Lazy Blogging?

Sunday again, and no blog post for a while. For a second or two the “l” word entered my head, and was just as quickly booted out with the guilt trip. ‘Lazy’ I haven’t been since the last post, though a casual follower of my blog would assume I might have been. Perhaps a day off to contemplate that slower-moving world out there that I have sworn to get back to some time? Time to work at my photography, garden, read, blog, catch up with friends, cook a good meal even? Fat chance.
Fact is, I have been at work in another kind of dark room creating a particular brand of magic known as a theatre production. The other blogging has been on the production site, and the actors are also hard at it, posting their reactions to the project and seeking comment, which I’ve diligently done. So, no lazy there. No lazy anywhere actually; just the particular brand of stupidity that is prevalent these days and manifests itself in rushing about from project to project, doing work less well and feeling guilty about it, aka the spiral of defeat.

I’m hearing the badge of honour/complaint (not sure which it is) from some colleagues in full-time work recently: “Everyone is working a job and a half!” Stop the madness, say I, and then resolutely jump back on the treadmill myself.

The diminuition of quality in work as well as the exhaustion and joylessness haunts me at times like this. I work in a creative culture for god’s sake, and here I am hanging it out to dry. Merlin Mann produced a great podcast The Richard Scarry Book of the Future a while back on his 43 FoldersPodcast. I like Merlin’s style, his absurd sense of humour, and in this one, the touch of real anger at how we’ve allowed our creativity to get shanghied in the name of increased productivity (my take anyway). I should listen to it every time I get stuck in overwork and distraction down ratholes (another lovely little metaphor for taking a thought, a conversation, an action down to a dead-end) is no substitute for focussed work.

End of rant.

Where have I been?

There have been very few posts to this blog for a couple of weeks, and for good reason. They have all been made to another (private group) blog of mine, which is currently charting the progress of work on a production with a group of acting majors in production on a play Mad Forest by the English writer Caryl Churchill. This play is based on the events surrounding the fall of the Ceaucescu regime in Romania in 1989.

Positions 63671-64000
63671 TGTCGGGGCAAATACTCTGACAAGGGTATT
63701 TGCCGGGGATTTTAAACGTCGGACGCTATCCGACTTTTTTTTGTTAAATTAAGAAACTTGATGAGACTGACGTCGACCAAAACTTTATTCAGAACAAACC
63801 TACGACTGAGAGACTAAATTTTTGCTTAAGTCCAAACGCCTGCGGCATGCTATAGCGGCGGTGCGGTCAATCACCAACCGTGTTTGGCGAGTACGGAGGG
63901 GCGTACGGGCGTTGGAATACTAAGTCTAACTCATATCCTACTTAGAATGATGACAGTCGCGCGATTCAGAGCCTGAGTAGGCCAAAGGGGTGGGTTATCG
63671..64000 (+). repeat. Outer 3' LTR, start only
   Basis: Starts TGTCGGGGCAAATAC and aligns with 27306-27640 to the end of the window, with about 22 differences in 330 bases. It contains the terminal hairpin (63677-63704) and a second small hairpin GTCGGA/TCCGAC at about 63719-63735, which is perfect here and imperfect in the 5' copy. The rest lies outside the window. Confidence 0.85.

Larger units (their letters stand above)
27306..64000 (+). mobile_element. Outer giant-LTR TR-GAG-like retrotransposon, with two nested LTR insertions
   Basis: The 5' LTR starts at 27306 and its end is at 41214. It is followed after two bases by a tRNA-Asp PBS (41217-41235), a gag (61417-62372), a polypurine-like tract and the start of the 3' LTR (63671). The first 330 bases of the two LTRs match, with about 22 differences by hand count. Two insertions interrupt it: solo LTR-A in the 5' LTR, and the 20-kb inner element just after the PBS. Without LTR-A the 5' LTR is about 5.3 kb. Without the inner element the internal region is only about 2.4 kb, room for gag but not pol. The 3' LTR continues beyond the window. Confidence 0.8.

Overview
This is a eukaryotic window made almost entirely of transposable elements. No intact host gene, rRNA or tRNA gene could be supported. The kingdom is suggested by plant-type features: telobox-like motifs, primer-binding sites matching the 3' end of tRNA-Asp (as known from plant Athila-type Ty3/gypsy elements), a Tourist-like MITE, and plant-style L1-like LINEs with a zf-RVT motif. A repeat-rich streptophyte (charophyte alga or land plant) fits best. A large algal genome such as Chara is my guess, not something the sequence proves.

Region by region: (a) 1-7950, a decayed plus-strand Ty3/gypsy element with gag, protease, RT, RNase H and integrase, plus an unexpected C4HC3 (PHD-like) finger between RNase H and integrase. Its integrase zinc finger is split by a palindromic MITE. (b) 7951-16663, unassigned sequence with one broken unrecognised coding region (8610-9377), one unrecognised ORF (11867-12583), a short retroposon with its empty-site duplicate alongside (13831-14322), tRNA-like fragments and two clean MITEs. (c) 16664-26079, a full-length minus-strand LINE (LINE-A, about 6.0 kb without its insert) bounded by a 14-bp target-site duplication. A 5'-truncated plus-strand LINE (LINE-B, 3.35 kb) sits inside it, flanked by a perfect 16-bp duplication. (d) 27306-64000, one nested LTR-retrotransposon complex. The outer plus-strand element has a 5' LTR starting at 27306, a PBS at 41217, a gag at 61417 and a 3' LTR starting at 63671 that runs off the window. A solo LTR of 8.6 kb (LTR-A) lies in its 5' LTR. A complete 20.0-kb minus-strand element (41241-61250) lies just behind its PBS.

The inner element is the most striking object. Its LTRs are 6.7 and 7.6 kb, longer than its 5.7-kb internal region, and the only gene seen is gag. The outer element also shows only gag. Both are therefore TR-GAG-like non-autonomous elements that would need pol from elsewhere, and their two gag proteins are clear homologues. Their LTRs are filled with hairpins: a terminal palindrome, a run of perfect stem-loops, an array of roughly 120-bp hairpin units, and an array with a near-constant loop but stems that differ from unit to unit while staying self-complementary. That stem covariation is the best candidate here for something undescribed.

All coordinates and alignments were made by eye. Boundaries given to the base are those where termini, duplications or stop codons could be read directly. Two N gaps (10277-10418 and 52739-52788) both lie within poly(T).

My decision to get the student company members to use this blog as a research tool, and to share their findings, is another experiment on what I am discovering is being called “e-learning” “social networking” and (in creating their own blogs on process which I share as an invited reader) “personal learning spaces.” Results are relatively good; some students have taken to the reflective practice in their own blogs very well; others are either not used to the habit of reflection sufficiently well to make the blog work for them, or simply resistant to using the medium (lack of access at home could well be a problem for some). I’ll be keen to get their feedback at the end of the project as I’ve decided to write a conference paper for delivery later in the year on my own experiments in the field of e-learning.

I’m also enjoying trialling a new app iGTD which is in beta right now. It’s a handy-dandy, very nicely designed productivity tool right out of the GTD box. Each week brings new and better features, including excellent integration with that other beautiful Mac-only app Quicksilver. Part of me misses the Kinkless GTD/Omni Outliner app where I was processing my stuff, but I am liking iGTD very, very much especially how well it syncs info with my .Mac account on the home desktop, my G4 laptop and work machine (iMac).

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What makes a good meeting?

Autumn Light Queen's Park Toowoomba
Image by Dramagirl via Flickr

Stocktaking at the end of the week yesterday, and I realised I had chaired or attended 12 meetings in 5 days. Now I know universities run on meetings, but this seemed a bit excessive. It’s when the stocktaking (aka weekly review) happens that you realise how sensible it is to be as productive as possible. I’m also on something of a one-woman mission to make meetings leaner and more productive; as time poor as we are, we can’t afford to sit around chewing the fat. Far too much fat gets masticated in corridor meetings anyway. OK, so much for the whinge, and it’s fair to say that some of these meetings were very good ones indeed.

IMHO the meetings that do work work around the format that characterises our theatre production meeting: a round-table, “paper production” where the heads of all departments within a production (the show) report on progress, share concerns, prioritise, and map out next actions. It’s chaired by a student Stage Manager, who is learning on the job. Good teaching and good GTD stuff this. Yesterday’s production meeting for a show in the upcoming SiQP Festival (Shakespeare in Queen’s Park Festival) was a model in this regard. Run to time, focussed, and with everyone prepared, we got lots of things through the pipeline and back into the workshop, rehearsal room, and into other meetings (inevitable, but that’s how it goes). So, left the week feeling the week had been a good one meetings-wise.

The other side of the week, and the light side, concerned work during the mornings in the rehearsal room on the show mentioned above, a compilation called Sonnets at Breakfast to be presented in Queen’s Park on March 11 in Toowoomba. Working with the creative energy of actors is a real charge to the system, and it certainly worked to dispel some of the meetings lethargy that had descended on my week.